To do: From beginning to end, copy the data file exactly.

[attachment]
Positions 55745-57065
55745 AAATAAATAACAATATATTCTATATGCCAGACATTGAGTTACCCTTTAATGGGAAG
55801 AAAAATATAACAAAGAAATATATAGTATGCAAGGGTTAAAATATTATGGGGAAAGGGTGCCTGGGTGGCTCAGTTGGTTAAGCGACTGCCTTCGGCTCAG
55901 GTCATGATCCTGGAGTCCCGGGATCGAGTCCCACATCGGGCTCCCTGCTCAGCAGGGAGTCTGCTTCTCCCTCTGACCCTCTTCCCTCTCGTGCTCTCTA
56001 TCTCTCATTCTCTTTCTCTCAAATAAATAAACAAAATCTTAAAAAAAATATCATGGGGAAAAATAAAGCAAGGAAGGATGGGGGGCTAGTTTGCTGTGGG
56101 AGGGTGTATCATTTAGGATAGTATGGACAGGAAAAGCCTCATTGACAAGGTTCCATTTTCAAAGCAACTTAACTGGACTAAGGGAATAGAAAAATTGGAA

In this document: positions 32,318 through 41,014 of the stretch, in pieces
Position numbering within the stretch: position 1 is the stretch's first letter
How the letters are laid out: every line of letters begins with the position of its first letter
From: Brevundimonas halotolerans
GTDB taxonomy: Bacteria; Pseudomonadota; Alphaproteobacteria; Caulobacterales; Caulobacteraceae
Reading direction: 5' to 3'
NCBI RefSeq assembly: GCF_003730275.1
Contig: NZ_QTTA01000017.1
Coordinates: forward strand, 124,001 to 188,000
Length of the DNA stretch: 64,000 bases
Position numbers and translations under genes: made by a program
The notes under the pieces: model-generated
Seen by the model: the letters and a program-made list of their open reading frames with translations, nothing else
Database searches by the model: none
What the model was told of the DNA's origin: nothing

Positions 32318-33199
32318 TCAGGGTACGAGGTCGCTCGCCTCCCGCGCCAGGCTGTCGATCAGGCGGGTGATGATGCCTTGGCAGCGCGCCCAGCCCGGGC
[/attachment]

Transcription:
Positions 55745-57065
55745 AAATAAATAACAATATATTCTATATGCCAGACATTGAGTTACCCTTTAATGGGAAG
55801 AAAAATATAACAAAGAAATATATAGTATGCAAGGGTTAAAATATTATGGGGAAAGGGTGCCTGGGTGGCTCAGTTGGTTAAGCGACTGCCTTCGGCTCAG
55901 GTCATGATCCTGGAGTCCCGGGATCGAGTCCCACATCGGGCTCCCTGCTCAGCAGGGAGTCTGCTTCTCCCTCTGACCCTCTTCCCTCTCGTGCTCTCTA
56001 TCTCTCATTCTCTTTCTCTCAAATAAATAAACAAAATCTTAAAAAAAATATCATGGGGAAAAATAAAGCAAGGAAGGATGGGGGGCTAGTTTGCTGTGGG
56101 AGGGTGTATCATTTAGGATAGTATGGACAGGAAAAGCCTCATTGACAAGGTTCCATTTTCAAAGCAACTTAACTGGACTAAGGGAATAGAAAAATTGGAA

In this document: positions 32,318 through 41,014 of the stretch, in pieces
Position numbering within the stretch: position 1 is the stretch's first letter
How the letters are laid out: every line of letters begins with the position of its first letter
From: Brevundimonas halotolerans
GTDB taxonomy: Bacteria; Pseudomonadota; Alphaproteobacteria; Caulobacterales; Caulobacteraceae
Reading direction: 5' to 3'
NCBI RefSeq assembly: GCF_003730275.1
Contig: NZ_QTTA01000017.1
Coordinates: forward strand, 124,001 to 188,000
Length of the DNA stretch: 64,000 bases
Position numbers and translations under genes: made by a program
The notes under the pieces: model-generated
Seen by the model: the letters and a program-made list of their open reading frames with translations, nothing else
Database searches by the model: none
What the model was told of the DNA's origin: nothing

Positions 32318-33199
32318 TCAGGGTACGAGGTCGCTCGCCTCCCGCGCCAGGCTGTCGATCAGGCGGGTGATGATGCCTTGGCAGCGCGCCCAGCCCGGGC